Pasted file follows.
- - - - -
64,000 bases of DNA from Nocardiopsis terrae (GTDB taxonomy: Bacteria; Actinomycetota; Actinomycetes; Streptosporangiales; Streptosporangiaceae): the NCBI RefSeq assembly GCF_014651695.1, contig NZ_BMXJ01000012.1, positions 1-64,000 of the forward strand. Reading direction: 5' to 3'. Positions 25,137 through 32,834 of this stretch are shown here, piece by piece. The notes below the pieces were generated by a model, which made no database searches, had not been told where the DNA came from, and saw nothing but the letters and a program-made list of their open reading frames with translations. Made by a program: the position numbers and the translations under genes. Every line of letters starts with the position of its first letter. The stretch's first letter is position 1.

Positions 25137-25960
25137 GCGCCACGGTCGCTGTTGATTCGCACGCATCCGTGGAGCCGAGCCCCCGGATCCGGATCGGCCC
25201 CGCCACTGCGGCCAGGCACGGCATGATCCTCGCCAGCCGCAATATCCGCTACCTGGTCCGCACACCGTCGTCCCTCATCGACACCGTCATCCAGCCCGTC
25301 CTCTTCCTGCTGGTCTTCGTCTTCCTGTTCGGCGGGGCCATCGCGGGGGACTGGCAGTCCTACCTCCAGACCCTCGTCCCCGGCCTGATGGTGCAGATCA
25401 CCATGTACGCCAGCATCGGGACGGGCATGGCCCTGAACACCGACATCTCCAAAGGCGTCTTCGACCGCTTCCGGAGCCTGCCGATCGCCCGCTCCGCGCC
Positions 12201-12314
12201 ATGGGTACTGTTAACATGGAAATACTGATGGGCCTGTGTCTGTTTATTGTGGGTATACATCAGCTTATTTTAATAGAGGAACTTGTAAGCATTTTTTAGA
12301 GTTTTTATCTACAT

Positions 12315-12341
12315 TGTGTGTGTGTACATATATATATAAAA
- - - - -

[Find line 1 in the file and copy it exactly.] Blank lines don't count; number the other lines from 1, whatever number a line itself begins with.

64,000 bases of DNA from Nocardiopsis terrae (GTDB taxonomy: Bacteria; Actinomycetota; Actinomycetes; Streptosporangiales; Streptosporangiaceae): the NCBI RefSeq assembly GCF_014651695.1, contig NZ_BMXJ01000012.1, positions 1-64,000 of the forward strand. Reading direction: 5' to 3'. Positions 25,137 through 32,834 of this stretch are shown here, piece by piece. The notes below the pieces were generated by a model, which made no database searches, had not been told where the DNA came from, and saw nothing but the letters and a program-made list of their open reading frames with translations. Made by a program: the position numbers and the translations under genes. Every line of letters starts with the position of its first letter. The stretch's first letter is position 1.